Judge who lost election nominated for spot on Common Pleas Court

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A man who lost an election for a 10-year spot on the Allegheny County Common Pleas Court in November was nominated for the same position again Thursday by the governor.

Bill Ward, who served on the bench from June 2012 until January under a previous appointment by Gov. Tom Corbett, must again be confirmed by the state Senate. If confirmed, he would serve until the first Monday of January 2016. His was one of 14 names submitted by the governor for judicial positions across the state.

“I‘‍m honored by the nomination and look forward to returning to the bench,” Mr. Ward said.

He was praised by Jay Pagni, a spokesman for the governor, for his former work on the court involving both family law and veterans’‍ court.

“He has a varied and vast experience,” Mr. Pagni said. “He has served the people of Pennsylvania with distinction and is a highly qualified public servant.”

Mr. Ward, 62, of Mt. Lebanon previously served as the governor's chief of staff and as chair of the state Board of Probation and Parole.

Although he earned the Allegheny County Bar Association's "highly recommended" rating for one of four open seats in the November general election, Mr. Ward, who is a Republican, lost the race.

Lynn Marks, the executive director of Pennsylvanians for Modern Courts, said that even though the nomination could look like it‘‍s going against the will of the voters, that’‍s not necessarily so.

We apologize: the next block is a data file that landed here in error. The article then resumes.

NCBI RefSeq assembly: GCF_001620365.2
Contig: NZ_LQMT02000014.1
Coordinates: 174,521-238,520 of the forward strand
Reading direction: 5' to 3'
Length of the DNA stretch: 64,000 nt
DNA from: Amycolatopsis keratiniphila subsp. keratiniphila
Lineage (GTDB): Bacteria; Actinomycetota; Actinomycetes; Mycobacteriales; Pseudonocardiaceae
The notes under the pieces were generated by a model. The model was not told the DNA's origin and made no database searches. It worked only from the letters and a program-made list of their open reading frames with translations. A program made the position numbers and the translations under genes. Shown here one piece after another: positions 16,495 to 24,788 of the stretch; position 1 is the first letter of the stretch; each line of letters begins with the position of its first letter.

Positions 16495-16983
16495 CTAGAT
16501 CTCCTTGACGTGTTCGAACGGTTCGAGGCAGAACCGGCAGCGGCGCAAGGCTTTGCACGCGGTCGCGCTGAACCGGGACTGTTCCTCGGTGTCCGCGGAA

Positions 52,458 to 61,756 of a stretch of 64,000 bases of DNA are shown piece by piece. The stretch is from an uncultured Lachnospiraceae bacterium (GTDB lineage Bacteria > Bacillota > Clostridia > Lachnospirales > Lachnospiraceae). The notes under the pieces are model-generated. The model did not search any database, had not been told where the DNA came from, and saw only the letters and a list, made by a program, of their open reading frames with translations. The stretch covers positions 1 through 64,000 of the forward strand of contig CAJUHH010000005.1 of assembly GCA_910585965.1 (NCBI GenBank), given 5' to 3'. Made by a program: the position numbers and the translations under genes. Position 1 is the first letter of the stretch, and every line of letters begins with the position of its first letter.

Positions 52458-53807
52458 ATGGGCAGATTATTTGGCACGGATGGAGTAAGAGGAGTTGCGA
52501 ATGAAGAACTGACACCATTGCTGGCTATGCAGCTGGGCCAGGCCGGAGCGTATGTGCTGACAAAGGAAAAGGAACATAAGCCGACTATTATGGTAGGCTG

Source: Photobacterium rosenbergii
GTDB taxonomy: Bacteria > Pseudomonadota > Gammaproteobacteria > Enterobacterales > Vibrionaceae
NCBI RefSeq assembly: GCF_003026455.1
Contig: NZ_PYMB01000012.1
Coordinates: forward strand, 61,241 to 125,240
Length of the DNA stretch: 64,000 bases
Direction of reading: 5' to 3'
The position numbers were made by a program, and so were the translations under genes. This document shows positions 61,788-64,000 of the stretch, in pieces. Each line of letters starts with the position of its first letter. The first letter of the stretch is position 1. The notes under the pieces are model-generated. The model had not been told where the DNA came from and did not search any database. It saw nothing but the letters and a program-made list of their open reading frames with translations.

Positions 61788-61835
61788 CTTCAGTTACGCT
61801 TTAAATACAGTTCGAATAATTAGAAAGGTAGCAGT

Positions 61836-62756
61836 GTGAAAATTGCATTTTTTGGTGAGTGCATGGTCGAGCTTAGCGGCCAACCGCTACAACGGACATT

She noted that judicial races are often decided on factors other than qualifications, including the amount of money raised; name recognition; ballot placement and political party.

“Just because someone loses doesn’t mean that person wouldn’t make a good judge,” Ms. Marks said.

Had Mr. Ward already been on the bench and lost in a yes-or-no retention race, she continued, such a nomination would look bad.

“This is different,” she said. “It wasn‘‍t like he was personally defeated by the people.

”That’‍s an important distinction.“

Bruce Ledewitz, a professor at Duquesne Law School, said the governor‘‍s obligation is to appoint the person, in his judgment, who best will fill the position.

“It doesn‘‍t have to conform with the will of the voters,” Mr. Ledewitz said. “The fundamental question for the governor is: What kind of judge will he be?

”The governor‘‍s obligation is to the people of Pennsylvania -- not to agree with the people of Pennsylvania.“

Allegheny County has 43 seats on the common pleas bench. The opening for Mr. Ward comes from the retirement of Judge Joseph James, who left in 2013, according to the Administrative Office of Pennsylvania Courts.

Paula Reed Ward: pward@post-gazette.com, 412-263-2620 or on Twitter @PaulaReedWard.

Paula Reed Ward: pward@post-gazette.com, 412-263-2620 or on Twitter @PaulaReedWard. First Published June 20, 2014 12:00 AM

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